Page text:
Label noun forms are a clearer cue for mutual exclusivity/inclusivity than a checkmark and a dot. A checkmark and a dot do not signify mutual exclusivity/inclusivity other than by convention that’s familiar to only designers, developers, and tech-savvy users. Regular users who see the different components used in the same context will wonder what the visual differences mean. The inconsistency isn’t severe enough to derail their task, but it certainly diverts their attention.


Use Check Circles Instead

Users need a component for selecting from a list of options that’s uniform and consistent. Instead of using radio buttons and checkboxes, use check circles for both instead. A check circle combines both the outer shape of a radio button with the checkmark cue of a checkbox.


The checkmark is used because it’s a much stronger cue for selection than a dot. It’s universally known as the symbol for affirmation or “yes.” A dot is a weak visual cue that could hold any arbitrary meaning.

A circular outline helps distinguish itself from a checkbox. It also has the added benefit of being more appealing and easier to recognize, since most icons with a background are inside a circle.

When there’s a single component for selecting option lists, users are no longer distracted by the differences between radio buttons and checkboxes. They can focus more on the labels and choose options that fit them best. It doesn’t matter whether users can select only one or multiple options. They’re going to make selections based on what the label dictates, not the type of component.

Old Design Practices Evolve

Radio buttons and checkboxes have co-existed for a long time. Some may use their longevity to justify their co-existence. However, many old design practices of the past have since evolved due to a better understanding of UX. For example, reset buttons that clear forms, red asterisks on required fields, and password confirmation fields have nearly all faded away today. Radio buttons and checkboxes may soon do the same because, like most things in life, interface design continues to evolve.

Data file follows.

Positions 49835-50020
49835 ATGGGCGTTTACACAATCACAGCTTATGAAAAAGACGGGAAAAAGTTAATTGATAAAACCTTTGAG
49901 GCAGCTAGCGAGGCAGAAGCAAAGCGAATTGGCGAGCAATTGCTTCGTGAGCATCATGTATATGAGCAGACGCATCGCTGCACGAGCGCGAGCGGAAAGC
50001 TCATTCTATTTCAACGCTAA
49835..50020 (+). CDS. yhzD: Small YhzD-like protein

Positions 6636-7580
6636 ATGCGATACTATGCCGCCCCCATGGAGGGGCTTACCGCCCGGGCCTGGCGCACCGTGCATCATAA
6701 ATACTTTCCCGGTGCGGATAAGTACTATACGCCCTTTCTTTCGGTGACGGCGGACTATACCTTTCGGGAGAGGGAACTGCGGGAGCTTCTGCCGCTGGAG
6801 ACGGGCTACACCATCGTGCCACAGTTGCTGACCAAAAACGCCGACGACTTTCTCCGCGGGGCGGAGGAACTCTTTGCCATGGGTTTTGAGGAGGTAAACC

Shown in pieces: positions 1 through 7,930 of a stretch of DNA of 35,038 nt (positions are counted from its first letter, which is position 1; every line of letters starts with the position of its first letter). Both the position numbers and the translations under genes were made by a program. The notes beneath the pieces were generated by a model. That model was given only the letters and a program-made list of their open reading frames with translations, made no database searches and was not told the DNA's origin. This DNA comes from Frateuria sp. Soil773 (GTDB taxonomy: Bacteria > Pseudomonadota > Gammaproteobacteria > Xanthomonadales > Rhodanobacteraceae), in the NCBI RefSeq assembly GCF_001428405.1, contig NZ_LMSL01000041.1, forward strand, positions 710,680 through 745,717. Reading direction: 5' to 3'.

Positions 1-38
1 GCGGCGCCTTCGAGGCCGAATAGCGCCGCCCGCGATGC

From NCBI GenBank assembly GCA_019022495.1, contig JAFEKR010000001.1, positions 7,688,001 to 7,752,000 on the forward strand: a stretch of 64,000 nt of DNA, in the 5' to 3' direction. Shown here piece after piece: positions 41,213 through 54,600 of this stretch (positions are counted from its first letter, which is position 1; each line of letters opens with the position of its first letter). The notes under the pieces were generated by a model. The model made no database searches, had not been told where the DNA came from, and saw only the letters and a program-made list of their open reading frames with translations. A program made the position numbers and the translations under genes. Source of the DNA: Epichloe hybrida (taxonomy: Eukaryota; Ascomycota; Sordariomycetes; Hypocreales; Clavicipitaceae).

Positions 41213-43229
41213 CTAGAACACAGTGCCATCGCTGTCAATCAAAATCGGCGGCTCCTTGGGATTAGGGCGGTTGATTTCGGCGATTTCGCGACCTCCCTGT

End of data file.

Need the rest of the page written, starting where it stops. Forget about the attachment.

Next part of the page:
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Article written by anthony

Author and founder of UX Movement. Creating a more humane world for users by teaching others how to practice UX the right way through principled design techniques.

This Post Has 20 Comments

  1. Mahalie Reply

    This is dead wrong. If I saw ‘check circles’ in a portfolio that would be an instant fail.

    Conflating different types of controls for personal aesthetic preference over common usage is navel gazing design for design’s sake. User test any form flow with this suggestion for verification. Bad advice.

    • anthony Reply

      Did the article say the purpose of check circles is for aesthetic preference? You didn’t disprove any of the reasons given. All you did was make an emotionally biased claim.

      Read the article again and address the specific reasons if you want your criticism to have merit.

  2. Jens Martsch Reply